Review: Salt-N-Pepa get wild at the Zoo


Old-school hip-hop heavyweights Salt-N-Pepa played to an enthralled crowd at the Minnesota Zoo on Wednesday, rekindling their energy for an explosive performance. The sold-out amphitheater housed a beautiful open-air concert night, and the female rap trio proved why it's one of the all-time greats.

Shannon Blowtorch started off the show with a dancer in tow, playing a nice mixture of throwback hits and more modern fare, sometimes simultaneously, as in the case of her "I Wanna Dance With Somebody"/"We Found Love" mash-up. The audience was ready to let loose, dancing fervently even as people awkwardly tried to find their seats. Blowtorch's set was disappointingly short, ending just as the amphitheater began to reach capacity. But the energy was gradually building in anticipation for the main event in the interim, and by the time the droning synth intro counted down to Salt-N-Pepa's arrival, it had reached a fever pitch.

Spinderella set up behind the decks, looping Notorious B.I.G.'s reference from "Juicy" ("Salt-N-Pepa and Heavy D up in the limousine") while a pair of male dancers in all-red Adidas tracksuits began to pop and lock on stage. Salt-N-Pepa took stage shortly afterward to huge applause, displaying the vibrant energy they've been known for since their early days. The crowd was comprised of about 90 percent women, ranging in ages but of equal excitement levels. It's a rare show where you can ask where the '60s babies, the '90s babies, and everyone in between are at and get response across the board. Cheryl "Salt" James and Sandra "Pepa" Denton sounded proud of their long-standing history in music, referencing how many people have come up to them saying they did "Shoop" at their high school talent shows or went as Salt-N-Pepa for Halloween. Despite their initial break-up in 2002 and their dramatized clashing on their 2007 VH1 reality show, they had an impressive chemistry clearly built on decades of performance history.

Brassy, bubbly, and booming, Salt-N-Pepa killed as live performers, hitting every note and dance step with a remarkably comfortable stride. They interacted with their dancers, the audience, and each other with a buoyant energy that felt loose and fun while keeping the tightness necessary to nail the songs. The crowd ate up every minute, dancing and screaming with huge smiles that never left. A good portion of the set was devoted to sections that were not their songs, like testing of hip-hop knowledge through singalongs of throwbacks, and Spinderella's DJ set in the middle of the show. It felt like a time-killer considering the backlog of songs they could've chosen from — the absence of tracks like the Grammy-winning "None of Your Business" and their debut response track "The Show Stoppa" were unfortunate — but it did make for a fun show experience. As Spinderella spun everything from "Turn Down for What" to "Smells Like Teen Spirit," Salt-N-Pepa and their dance partners shook their asses and riled up the people. Seeing Salt play air guitar along to "Sweet Child of Mine" as a fan blew her hair back was especially delightful.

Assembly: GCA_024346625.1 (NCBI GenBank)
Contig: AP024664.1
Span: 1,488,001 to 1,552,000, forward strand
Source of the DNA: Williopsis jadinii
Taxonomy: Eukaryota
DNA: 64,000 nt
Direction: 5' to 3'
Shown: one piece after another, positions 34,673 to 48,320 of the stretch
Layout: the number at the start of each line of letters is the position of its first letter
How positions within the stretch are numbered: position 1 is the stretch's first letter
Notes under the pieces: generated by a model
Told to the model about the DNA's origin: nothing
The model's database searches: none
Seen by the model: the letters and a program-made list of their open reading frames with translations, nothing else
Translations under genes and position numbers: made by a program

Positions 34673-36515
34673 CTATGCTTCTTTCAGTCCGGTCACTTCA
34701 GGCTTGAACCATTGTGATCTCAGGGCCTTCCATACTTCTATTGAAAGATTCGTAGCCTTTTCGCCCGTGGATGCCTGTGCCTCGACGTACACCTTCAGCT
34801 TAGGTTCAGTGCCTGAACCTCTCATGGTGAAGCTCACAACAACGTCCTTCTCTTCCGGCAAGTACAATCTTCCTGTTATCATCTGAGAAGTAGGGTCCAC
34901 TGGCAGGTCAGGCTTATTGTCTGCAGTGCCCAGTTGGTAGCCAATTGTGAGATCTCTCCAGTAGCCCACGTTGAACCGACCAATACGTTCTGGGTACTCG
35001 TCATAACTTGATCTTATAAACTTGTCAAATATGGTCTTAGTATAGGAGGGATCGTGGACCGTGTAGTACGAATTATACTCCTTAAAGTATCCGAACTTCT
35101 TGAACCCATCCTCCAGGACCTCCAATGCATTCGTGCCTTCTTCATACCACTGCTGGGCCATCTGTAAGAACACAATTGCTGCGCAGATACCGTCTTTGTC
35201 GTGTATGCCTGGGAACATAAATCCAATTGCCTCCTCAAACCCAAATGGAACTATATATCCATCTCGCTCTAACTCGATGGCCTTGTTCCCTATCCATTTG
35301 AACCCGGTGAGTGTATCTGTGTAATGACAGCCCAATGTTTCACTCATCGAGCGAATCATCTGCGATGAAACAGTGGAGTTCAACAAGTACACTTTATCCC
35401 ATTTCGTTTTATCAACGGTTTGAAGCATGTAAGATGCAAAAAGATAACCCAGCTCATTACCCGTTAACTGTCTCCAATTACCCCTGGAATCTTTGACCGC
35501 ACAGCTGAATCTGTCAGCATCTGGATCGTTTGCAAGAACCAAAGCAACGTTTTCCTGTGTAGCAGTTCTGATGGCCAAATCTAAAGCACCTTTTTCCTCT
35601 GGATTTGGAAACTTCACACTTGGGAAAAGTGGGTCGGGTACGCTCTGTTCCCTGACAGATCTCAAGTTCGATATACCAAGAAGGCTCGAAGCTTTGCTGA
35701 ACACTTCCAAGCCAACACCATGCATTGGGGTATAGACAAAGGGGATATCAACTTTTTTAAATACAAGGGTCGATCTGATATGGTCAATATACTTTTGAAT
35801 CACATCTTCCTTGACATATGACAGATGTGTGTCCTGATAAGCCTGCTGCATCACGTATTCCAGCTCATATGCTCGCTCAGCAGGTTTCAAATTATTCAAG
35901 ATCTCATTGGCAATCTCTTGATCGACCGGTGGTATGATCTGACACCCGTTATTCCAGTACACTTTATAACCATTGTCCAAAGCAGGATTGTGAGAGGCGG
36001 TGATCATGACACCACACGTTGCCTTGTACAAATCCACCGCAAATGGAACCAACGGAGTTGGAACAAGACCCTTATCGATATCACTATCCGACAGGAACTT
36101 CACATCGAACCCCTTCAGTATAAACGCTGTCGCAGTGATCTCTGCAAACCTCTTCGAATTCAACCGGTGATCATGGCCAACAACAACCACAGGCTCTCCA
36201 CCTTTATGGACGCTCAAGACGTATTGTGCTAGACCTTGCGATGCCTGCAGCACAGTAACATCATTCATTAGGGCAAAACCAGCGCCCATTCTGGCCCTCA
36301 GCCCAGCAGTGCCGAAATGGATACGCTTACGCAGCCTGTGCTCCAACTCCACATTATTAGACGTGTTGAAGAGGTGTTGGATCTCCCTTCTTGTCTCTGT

The show emphasized the joy of old-school hip-hop with solidly delivered bars and pitch-perfectly cartoonish mannerisms. The duo gave some relationship advice by using their dancers, clad in afro wigs and fake dookie chains and spouting scrub-isms, as examples of men to avoid, before launching into "Tramp" to drive the point home. They invited a bunch of excitable women onstage for the first verse of "Whatta Man," and a bunch of sheepish men for the second ("I'm a big girl / I can handle a few men," Pepa stated, surrounded by gyrating awkwardness), before finally finishing with the climactic "Shoop" and "Push It." Wearing their iconic letter jackets from the Push It video, they danced to the heavy synth line and sent the audience off on a high note. Thanking everyone profusely for their good vibes, Salt-N-Pepa left the stage beaming as the people hoped for an encore. It didn't happen, but everyone left satisfied with an impressive performance.

Personal Bias: I sort of wanted to hear more deep cuts but I got what I expected.


The Crowd: Primarily women, leaned somewhat older.

Random Notebook Dump: Shout out to Danny Sigelman for the ride to the show.


Do You Want Me

Shake Your Thing

Da Butt

I'll Take Your Man

My Mic Sounds Nice



Let's Talk About Sex

Spinderella DJ Section

Whatta Man


Push It